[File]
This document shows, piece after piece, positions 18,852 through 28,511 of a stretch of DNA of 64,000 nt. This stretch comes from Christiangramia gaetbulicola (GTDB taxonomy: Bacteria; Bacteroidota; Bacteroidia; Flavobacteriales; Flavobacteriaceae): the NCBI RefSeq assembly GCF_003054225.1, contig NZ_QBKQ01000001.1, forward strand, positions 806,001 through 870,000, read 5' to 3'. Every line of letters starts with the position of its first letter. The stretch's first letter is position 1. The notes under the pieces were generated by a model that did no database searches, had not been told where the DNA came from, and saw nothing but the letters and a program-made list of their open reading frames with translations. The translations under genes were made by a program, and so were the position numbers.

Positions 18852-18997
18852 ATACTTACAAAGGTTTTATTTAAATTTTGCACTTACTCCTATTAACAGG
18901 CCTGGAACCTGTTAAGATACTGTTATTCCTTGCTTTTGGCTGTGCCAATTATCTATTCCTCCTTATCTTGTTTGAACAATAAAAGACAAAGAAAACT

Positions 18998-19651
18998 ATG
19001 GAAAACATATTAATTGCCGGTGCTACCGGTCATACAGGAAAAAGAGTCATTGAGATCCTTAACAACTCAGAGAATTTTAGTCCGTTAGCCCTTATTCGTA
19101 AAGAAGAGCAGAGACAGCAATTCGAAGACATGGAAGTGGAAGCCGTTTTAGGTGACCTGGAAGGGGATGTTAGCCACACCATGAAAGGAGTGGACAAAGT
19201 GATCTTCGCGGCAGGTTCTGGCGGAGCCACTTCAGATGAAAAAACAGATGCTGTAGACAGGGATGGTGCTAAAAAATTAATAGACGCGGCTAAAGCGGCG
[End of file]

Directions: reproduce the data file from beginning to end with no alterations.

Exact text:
This document shows, piece after piece, positions 18,852 through 28,511 of a stretch of DNA of 64,000 nt. This stretch comes from Christiangramia gaetbulicola (GTDB taxonomy: Bacteria; Bacteroidota; Bacteroidia; Flavobacteriales; Flavobacteriaceae): the NCBI RefSeq assembly GCF_003054225.1, contig NZ_QBKQ01000001.1, forward strand, positions 806,001 through 870,000, read 5' to 3'. Every line of letters starts with the position of its first letter. The stretch's first letter is position 1. The notes under the pieces were generated by a model that did no database searches, had not been told where the DNA came from, and saw nothing but the letters and a program-made list of their open reading frames with translations. The translations under genes were made by a program, and so were the position numbers.

Positions 18852-18997
18852 ATACTTACAAAGGTTTTATTTAAATTTTGCACTTACTCCTATTAACAGG
18901 CCTGGAACCTGTTAAGATACTGTTATTCCTTGCTTTTGGCTGTGCCAATTATCTATTCCTCCTTATCTTGTTTGAACAATAAAAGACAAAGAAAACT

Positions 18998-19651
18998 ATG
19001 GAAAACATATTAATTGCCGGTGCTACCGGTCATACAGGAAAAAGAGTCATTGAGATCCTTAACAACTCAGAGAATTTTAGTCCGTTAGCCCTTATTCGTA
19101 AAGAAGAGCAGAGACAGCAATTCGAAGACATGGAAGTGGAAGCCGTTTTAGGTGACCTGGAAGGGGATGTTAGCCACACCATGAAAGGAGTGGACAAAGT
19201 GATCTTCGCGGCAGGTTCTGGCGGAGCCACTTCAGATGAAAAAACAGATGCTGTAGACAGGGATGGTGCTAAAAAATTAATAGACGCGGCTAAAGCGGCG